From The New York Times: https://www.nytimes.com/2019/08/05/world/americas/terrorism-white-nationalist-supremacy-isis.html
By Max Fisher
Aug. 5, 2019
Many scholars of terrorism see worrying similarities between the rise of the Islamic State and that of white nationalist terrorism, seen most recently in the carnage in El Paso, Tex.
“The parallels are stunning,” said Will McCants, a prominent expert in the field.
And they are growing more notable with each new attack.
Experts say that the similarities are far from a coincidence. White nationalist terrorism is following a progression eerily similar to that of jihadism under the leadership of the Islamic State, in ways that do much to explain why the attacks have suddenly grown so frequent and deadly.
In both, there is the apocalyptic ideology that predicts — and promises to hasten — a civilizational conflict that will consume the world. There is theatrical, indiscriminate violence that will supposedly bring about this final battle, but often does little more than grant the killer a brief flash of empowerment and win attention for the cause.
There are self-starter recruits who, gathering in social media’s dark corners, drive their own radicalization. And for these recruits, the official ideology may serve simply as an outlet for existing tendencies toward hatred and violence.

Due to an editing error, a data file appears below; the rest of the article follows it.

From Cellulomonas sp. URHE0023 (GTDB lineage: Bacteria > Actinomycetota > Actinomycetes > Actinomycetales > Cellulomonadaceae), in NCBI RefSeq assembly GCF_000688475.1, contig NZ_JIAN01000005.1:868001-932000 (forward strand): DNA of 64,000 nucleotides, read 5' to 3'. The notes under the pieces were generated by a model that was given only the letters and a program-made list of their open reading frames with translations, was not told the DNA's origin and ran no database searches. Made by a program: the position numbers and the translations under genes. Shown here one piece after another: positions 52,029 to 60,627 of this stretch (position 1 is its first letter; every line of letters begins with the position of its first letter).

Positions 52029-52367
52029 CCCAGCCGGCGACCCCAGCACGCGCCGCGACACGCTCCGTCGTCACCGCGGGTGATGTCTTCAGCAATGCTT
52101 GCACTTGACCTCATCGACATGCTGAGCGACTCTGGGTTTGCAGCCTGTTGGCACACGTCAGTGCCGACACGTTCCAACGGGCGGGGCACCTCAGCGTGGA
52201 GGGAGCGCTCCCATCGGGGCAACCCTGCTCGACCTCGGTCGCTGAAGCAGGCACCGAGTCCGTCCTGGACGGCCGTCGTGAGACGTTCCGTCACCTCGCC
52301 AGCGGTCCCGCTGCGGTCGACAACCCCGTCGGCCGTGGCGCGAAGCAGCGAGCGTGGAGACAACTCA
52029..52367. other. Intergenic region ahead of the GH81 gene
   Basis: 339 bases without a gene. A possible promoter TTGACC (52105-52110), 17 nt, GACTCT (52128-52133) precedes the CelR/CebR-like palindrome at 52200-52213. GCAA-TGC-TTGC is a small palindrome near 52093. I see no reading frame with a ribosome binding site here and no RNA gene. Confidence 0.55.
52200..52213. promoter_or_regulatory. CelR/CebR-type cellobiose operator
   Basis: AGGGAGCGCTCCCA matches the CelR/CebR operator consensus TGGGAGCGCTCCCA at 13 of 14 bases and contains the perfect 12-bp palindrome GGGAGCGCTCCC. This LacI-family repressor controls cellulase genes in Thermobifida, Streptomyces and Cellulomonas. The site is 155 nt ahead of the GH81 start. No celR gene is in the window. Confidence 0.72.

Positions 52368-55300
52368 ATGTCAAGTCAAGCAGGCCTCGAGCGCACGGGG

Differences between white nationalists and the Islamic State remain vast. While Islamic State leaders leveraged their followers’ zeal into a short-lived government, the new white nationalism has no formal leadership at all.
“I think a lot of people working on online extremism saw this coming,” said J.M. Berger, author of the book “Extremism,” and a fellow with VOX-Pol, a group that studies online extremism, referring to the similarities between white nationalism and the Islamic State.
In retrospect, it is not hard to see why.
The world-shaking infamy of the Islamic State has made it a natural model even — perhaps especially — for extremists who see Muslims as enemies.
A set of global changes, particularly the rise of social media, has made it easy for any decentralized terrorist cause to drift toward ever-grander, and evermore nonsensical, violence.
“Structurally, it didn’t matter whether those extremists were jihadists or white nationalists,” Mr. Berger said.
White nationalism in all forms has been on the rise for some years. Its violent fringe was all but certain to rise as well.
The feedback loop of radicalization and violence, once triggered, can take on a terrible momentum all its own, with each attack boosting the online radicalization and doomsday ideology that, in turn, drive more attacks.
The lessons are concerning. It is nearly impossible to eradicate a movement animated by ideas and decentralized social networks. Nor is it easy to prevent attacks when the perpetrators’ ideology makes nearly any target as good as the next, and requires little more training or guidance than opening a web forum.